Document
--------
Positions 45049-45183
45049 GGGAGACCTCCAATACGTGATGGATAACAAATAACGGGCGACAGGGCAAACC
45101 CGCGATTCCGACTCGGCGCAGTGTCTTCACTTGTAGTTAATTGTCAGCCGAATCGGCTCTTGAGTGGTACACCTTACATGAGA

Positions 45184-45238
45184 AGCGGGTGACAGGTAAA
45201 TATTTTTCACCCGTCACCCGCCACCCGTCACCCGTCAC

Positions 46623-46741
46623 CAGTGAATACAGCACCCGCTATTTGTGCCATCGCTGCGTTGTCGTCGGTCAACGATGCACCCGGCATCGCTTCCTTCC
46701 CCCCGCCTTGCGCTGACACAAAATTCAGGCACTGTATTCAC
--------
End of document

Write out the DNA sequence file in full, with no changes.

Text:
Positions 45049-45183
45049 GGGAGACCTCCAATACGTGATGGATAACAAATAACGGGCGACAGGGCAAACC
45101 CGCGATTCCGACTCGGCGCAGTGTCTTCACTTGTAGTTAATTGTCAGCCGAATCGGCTCTTGAGTGGTACACCTTACATGAGA

Positions 45184-45238
45184 AGCGGGTGACAGGTAAA
45201 TATTTTTCACCCGTCACCCGCCACCCGTCACCCGTCAC

Positions 46623-46741
46623 CAGTGAATACAGCACCCGCTATTTGTGCCATCGCTGCGTTGTCGTCGGTCAACGATGCACCCGGCATCGCTTCCTTCC
46701 CCCCGCCTTGCGCTGACACAAAATTCAGGCACTGTATTCAC